Wherever You Go, There You Are: Mindfulness Meditation in Everyday Life
This book is a valuable introduction to the concept of mindfulness. Dr. Zinn brought the concept of mindfulness from Buddhist meditation, and has shown how it can be applied as a basic technique for improved well being and stress relief. The practice of mindfulness has been shown to increase one’s quality of life.
Mindfulness means the ability to live in the present moment, to be absorbed completely, fully aware of each thought, feeling or sensation that arises. This awareness implies a nonjudgmental attitude towards our flow of thoughts, even unpleasant sensations or mental events.
The mere act of watching our mind, allows us to distance ourselves from our emotions. This enables us to gain a better perspective on our challenges. Through mindfulness we realize that our emotions are just that, not the ultimate truth about reality. The common thought distortion “I feel, therefore it is reality” loses its hold on us.
Living in the present means that we do not dwell on the past, or think anxiously about the future . Many people believe that if they immerse themselves in painful emotions, it will provide them an insight and ultimately lead to inner transformation. Delving into the past must be done with care, as it may strengthen and reinforce the neural pathways of pain and depression. This reinforcement may lead to further deepening of the depression and pain, as opposed to the hoped for alleviation. Mindfulness offers an additional method for dealing with one’s challenges.
Studies have shown that practicing mindfulness is a good tool for stress management, depression management, and it leads to better quality of life, enhance creativity, and can improve chronic pain and other medical conditions.
The art of breathing exercises is an underutilized discipline that can contribute to your well being. From my clinical experience, breathing exercises are helpful in decreasing symptoms of depression, anxiety, panic attacks, and improving concentration. They are a great tool for stress management in your life, if you go through tough times or life transitions.
Most breathing exercises come from Pranayama – a fundamental part of Yoga. The basic book on this subject is Light on Pranayama: The Yogic Art of Breathing by Ayengar, a renown Yoga teacher. From these exercises, “Alternate breathing” is the most beneficial one for people that suffer from anxiety and panic attacks, according to my professional experience.
Most Yoga teachers do not teach breathing exercises in regular yoga classes, so you may need to ask for a private lesson. If you have never done it before, It is advisable to learn under guidance. If you have any medical condition, you may want to consult your health practitioner.
I know that there are similar exercises in martial arts. but I have not explored those. You may want to check with a local martial art teacher.
Managing Social Anxiety
Social anxiety can reduce you quality of life, not let you achieve your full potential, and ultimately lead to depression. What results is a vicious cycle – the more anxious you are, the more barriers you will encounter in your life, the more depressed you become, which ultimately contribute to your anxiety. I recommend this self-help book. It is part of a series published by Oxford University Press. All the books adhere to cognitive-behavioral approach. They come in pairs – one for the client, one for the therapists. All those I have seen so far, were excellent. If you read this book, and work along its guideline, you may not even need to see me. And if you do, it will shorten the treatment and make my work easier.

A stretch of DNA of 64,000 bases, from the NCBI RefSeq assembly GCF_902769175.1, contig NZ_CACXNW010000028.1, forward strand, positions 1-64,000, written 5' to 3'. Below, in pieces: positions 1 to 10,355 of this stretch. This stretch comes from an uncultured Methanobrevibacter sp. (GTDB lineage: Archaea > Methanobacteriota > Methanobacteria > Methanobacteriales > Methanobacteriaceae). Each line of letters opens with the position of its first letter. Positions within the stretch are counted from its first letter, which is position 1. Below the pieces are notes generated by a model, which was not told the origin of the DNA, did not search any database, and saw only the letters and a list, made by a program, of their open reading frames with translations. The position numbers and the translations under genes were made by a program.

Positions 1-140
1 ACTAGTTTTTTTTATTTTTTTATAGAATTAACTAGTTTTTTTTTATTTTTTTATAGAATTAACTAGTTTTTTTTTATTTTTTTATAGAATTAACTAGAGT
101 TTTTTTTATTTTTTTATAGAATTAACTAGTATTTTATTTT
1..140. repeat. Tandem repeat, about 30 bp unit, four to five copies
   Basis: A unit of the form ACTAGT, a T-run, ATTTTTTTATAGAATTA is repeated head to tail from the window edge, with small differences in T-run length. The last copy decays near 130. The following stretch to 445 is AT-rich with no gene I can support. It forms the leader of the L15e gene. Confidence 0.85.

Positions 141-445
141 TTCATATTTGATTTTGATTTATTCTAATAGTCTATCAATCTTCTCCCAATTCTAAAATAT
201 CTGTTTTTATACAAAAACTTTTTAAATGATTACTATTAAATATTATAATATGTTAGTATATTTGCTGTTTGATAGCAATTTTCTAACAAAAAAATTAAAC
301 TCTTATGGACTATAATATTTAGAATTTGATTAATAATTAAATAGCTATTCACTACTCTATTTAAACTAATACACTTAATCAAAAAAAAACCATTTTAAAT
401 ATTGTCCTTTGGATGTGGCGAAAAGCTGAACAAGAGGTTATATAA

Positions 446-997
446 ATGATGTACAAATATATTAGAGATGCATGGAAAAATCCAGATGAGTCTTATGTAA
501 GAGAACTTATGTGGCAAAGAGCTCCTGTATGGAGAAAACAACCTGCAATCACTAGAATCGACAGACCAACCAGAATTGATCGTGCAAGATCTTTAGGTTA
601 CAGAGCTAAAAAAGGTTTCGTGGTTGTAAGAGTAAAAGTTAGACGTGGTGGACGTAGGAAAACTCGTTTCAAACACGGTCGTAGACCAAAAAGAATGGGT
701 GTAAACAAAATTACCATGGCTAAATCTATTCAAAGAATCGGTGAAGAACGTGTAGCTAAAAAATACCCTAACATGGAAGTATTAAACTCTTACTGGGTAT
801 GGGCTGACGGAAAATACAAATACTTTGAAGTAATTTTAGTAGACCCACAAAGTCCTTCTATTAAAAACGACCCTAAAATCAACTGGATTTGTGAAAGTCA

DBT (Dialectical Behavior Therapy) was initially developed by Dr. Marsha Linehan for people who suffered from personality disorders, particularly borderline personality disorder. DBT is not about insight, or delving into your past. It is a collection of very practical skills to help you better manage your emotions, your interpersonal relationships, and hence your life. The basis of all these skills is the practice of mindfulness, taken from Buddhism. Mindfulness means the state of mind that allow you to be completely immersed in the present situation, rather than in the past or in fantasy. None of these skills are innovative; but sometimes, while contending with life’s difficulties we need to be reminded of skills that may seem obvious or almost trivial.
Many types of therapy claim that our mental health is best served by getting in touch and experiencing our emotions to the fullest. While this approach is often effective and serves many people well, DBT takes an alternative approach. DBT tries to teach us to regulate our emotions in order to better cope with everyday life. I find this approach very helpful for people that struggle with clinical depression, anxiety, panic attacks, or even people who struggle with anger management issues, and struggle to go through the day. Only after the depression and anxiety get somewhat under control, a person would have enough energy and inner resources to delve in and benefit from insight oriented therapy.
In my opinion, these skills are useful for everyone of us. The following link will provide you with handouts. The best way to learn these skills would be in a therapeutic group or in individual therapy.
Dialectical Behavior Therapy .